Here’s another flick that has been sitting in my DVD library for years, bought on a whim and filed away, forgotten and unwatched. Maybe it should have stayed that way. Today’s review is somewhat shorter than most, since I have decided to temporarily subscribe to the theory of “if you can’t say anything nice, don’t say anything at all”. Well, aside from the strict interpretation of “anything at all”.
What’s with the flaming arrows?
Emotionally numb 26-year-old Andrew Largeman returns from LA to his hometown in New Jersey for his mother’s funeral. Off his lithium for the first time since he was 10, he suddenly finds himself starting to really experience life while also falling in love with the local crazy girl. Bring on the wacky hijinks.
I really wanted to like this film. Scrubs was one of the best sitcoms of the last decade (if you choose to ignore the last couple of seasons), mostly thanks to Zach Braff’s JD. When his debut film as writer/director was released, I was genuinely eager to see it. I was hoping for a witty, charming, possibly somewhat autobiographical comedy. What I got was another “woe is me” exercise in navel-gazing that mistakes random quirks for characterisation. Apparently Braff wrote the first draft of the script while working at a restaurant before getting his big break. The subtle as a sledgehammer level of subtext – wallpaper shirt! Screaming into the abyss! – seems to support the idea of an inexperienced early-twentysomething behind the typewriter. I wonder if he got around to writing a second draft before starting production?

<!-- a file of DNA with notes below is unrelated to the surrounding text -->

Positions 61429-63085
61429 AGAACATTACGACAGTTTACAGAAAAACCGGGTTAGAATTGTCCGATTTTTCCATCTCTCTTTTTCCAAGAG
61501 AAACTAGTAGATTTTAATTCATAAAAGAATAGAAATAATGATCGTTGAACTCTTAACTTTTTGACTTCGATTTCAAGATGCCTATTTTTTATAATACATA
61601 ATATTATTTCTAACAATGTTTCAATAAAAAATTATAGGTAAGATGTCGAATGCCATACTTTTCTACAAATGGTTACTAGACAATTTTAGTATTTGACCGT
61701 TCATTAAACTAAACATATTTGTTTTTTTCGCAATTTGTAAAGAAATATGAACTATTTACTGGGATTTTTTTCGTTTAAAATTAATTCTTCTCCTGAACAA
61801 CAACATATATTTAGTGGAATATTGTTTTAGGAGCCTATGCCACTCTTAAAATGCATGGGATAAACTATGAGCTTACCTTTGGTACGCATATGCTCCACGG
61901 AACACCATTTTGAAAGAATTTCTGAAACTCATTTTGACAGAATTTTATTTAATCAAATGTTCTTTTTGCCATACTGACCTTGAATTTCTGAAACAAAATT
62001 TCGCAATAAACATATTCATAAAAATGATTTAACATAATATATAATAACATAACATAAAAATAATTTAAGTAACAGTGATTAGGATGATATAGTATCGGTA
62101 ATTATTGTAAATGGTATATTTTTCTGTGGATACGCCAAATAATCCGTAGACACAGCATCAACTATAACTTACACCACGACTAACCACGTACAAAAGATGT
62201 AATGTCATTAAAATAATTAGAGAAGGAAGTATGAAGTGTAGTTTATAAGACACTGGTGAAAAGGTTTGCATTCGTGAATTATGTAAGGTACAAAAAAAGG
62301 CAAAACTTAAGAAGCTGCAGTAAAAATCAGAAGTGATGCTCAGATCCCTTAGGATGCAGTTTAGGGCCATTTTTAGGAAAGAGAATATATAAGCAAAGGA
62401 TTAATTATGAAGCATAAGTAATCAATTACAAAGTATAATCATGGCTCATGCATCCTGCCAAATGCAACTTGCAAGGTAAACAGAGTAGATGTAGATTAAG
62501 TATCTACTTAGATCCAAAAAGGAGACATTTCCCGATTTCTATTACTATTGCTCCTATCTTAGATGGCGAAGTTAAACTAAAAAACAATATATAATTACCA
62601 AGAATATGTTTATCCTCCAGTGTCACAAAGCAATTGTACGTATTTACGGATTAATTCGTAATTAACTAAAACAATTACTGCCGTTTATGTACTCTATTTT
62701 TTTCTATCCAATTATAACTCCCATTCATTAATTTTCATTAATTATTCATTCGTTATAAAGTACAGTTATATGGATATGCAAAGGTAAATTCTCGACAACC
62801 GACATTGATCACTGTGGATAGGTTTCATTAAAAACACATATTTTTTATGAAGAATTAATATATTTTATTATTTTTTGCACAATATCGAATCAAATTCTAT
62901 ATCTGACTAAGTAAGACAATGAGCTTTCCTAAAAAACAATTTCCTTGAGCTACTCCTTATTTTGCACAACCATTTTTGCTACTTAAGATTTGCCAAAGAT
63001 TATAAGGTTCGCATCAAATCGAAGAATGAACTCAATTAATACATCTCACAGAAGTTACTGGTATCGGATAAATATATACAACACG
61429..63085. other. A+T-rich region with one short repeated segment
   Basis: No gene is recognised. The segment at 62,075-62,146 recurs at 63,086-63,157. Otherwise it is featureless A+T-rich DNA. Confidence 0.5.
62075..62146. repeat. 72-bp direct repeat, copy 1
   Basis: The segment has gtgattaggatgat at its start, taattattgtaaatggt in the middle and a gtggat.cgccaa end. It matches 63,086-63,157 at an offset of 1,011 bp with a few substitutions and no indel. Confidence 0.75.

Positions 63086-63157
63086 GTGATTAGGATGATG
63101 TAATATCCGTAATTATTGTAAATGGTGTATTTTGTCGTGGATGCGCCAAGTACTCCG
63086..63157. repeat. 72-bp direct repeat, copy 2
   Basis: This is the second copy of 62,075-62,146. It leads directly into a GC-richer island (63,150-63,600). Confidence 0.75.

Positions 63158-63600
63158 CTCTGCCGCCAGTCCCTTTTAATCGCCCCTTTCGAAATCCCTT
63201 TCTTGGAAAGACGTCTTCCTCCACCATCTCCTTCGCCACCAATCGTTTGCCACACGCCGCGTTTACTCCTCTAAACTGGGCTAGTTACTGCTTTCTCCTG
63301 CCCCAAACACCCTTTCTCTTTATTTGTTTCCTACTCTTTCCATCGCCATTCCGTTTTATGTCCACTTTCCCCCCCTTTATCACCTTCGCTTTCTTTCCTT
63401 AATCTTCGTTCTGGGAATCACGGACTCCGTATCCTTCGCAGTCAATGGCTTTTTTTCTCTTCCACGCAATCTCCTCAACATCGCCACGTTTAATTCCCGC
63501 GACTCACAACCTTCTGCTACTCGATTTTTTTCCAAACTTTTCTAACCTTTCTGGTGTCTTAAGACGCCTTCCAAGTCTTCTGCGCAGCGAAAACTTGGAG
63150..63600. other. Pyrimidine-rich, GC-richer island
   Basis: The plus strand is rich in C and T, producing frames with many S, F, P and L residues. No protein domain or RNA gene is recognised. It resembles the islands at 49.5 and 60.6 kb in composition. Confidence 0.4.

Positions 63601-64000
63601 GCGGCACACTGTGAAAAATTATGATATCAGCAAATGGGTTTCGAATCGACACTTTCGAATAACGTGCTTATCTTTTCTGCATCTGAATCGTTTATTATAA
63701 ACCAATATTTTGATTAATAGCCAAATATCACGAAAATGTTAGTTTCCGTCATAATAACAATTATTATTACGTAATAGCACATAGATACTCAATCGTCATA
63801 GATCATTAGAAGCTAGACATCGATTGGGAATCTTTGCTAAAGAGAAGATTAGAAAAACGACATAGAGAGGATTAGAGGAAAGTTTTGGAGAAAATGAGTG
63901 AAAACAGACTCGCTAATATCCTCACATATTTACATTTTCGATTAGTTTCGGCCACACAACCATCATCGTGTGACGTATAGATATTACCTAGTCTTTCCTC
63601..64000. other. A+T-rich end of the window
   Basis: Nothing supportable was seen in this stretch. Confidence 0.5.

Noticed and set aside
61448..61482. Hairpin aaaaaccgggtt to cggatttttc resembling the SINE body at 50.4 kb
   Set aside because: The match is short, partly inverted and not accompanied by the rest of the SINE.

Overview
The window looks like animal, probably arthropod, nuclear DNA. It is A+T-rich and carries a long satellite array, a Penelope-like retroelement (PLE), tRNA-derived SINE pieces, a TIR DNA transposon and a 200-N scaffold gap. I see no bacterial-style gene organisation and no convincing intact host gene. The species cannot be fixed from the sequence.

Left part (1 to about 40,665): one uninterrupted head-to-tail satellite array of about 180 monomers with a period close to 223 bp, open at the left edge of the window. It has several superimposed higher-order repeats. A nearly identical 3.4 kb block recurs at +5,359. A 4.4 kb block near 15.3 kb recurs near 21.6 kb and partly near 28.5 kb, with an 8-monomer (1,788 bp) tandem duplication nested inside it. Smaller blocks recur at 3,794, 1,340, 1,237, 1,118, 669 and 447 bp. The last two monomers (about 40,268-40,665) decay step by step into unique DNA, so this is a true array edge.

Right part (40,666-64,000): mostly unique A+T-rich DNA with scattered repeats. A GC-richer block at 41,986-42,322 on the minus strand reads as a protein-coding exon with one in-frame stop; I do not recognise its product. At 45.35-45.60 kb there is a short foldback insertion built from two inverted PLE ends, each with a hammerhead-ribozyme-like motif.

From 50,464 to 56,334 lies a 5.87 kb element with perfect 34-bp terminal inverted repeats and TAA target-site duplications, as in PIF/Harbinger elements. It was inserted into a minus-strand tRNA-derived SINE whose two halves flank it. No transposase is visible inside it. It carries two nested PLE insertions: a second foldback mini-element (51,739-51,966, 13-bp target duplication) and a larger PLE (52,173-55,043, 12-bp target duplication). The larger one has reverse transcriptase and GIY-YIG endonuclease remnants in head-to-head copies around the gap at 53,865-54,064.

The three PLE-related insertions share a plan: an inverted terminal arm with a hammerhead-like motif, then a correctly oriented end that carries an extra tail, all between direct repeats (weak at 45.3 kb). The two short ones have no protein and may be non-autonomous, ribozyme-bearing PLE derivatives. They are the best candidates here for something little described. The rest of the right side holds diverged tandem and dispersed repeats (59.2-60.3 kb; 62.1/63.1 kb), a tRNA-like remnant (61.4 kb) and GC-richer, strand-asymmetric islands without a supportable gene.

There were two things I did like about the film though. First, Peter Sarsgaard as Largeman’s old high school friend Mark. He’s the sarcastic and impulsive opposite of Largeman’s more reserved tendencies, and I couldn’t help thinking how I’d rather be seeing this guy’s story. The second thing is Natalie Portman’s smile. Sam – the character she plays – is a collection of just about every Manic Pixie Dream Girl cliche in the book, to the point where she doesn’t even register as a real person anymore, but I’ll be damned if her smile couldn’t melt even the most cynical of hearts.
Hipsters and indie-kids will probably love this. Me? Not so much.
I’ve come to find this is a love it or really, really hate it movie. I’ve also seen that each time I watch it I switch sides. I can definitely see why you hate it though. Braff does kind of throw “symbolism” at your face.
Maybe I’ll try it again at some point. There were a few moments when I thought I might have been able to enjoy it more. I might try watching it stoned, see if that makes any difference.
Gosh, I haven’t seen this is some time but from what I remember I quite liked it, especially some of the dialogue between JD and NP. I still have quite clear memories of the ear tugging secret signal, which still makes me chuckle just thinking about it. Maybe I need to give it another watch. Have you seen The Last Kiss? Zach Braff is quite an interesting actor – excellent in Scrubs as you say, but his feature films tend to be a little downbeat and don’t really utilise his comic touch that made Scrubs work so well.
Yeah, the ear-tugging bit was kinda cute. I’ll give you that one.
I haven’t seen Last Kiss yet. That’s the one with Rachel Bilson, yeah? Should I give it a go?
That’s the one, I think it is worth a go. I have seen it a few times. It is a little maudlin at times and again doesn’t make much use of JD’s comedy but I really quite enjoyed it. Kicking soundtrack as well.
When this came out people were shitting themselves over how good it was and so I went to see it and was totally nonplussed by it. I guess I’m not a hipster, indie kid?
I guess not. Welcome to the dark side.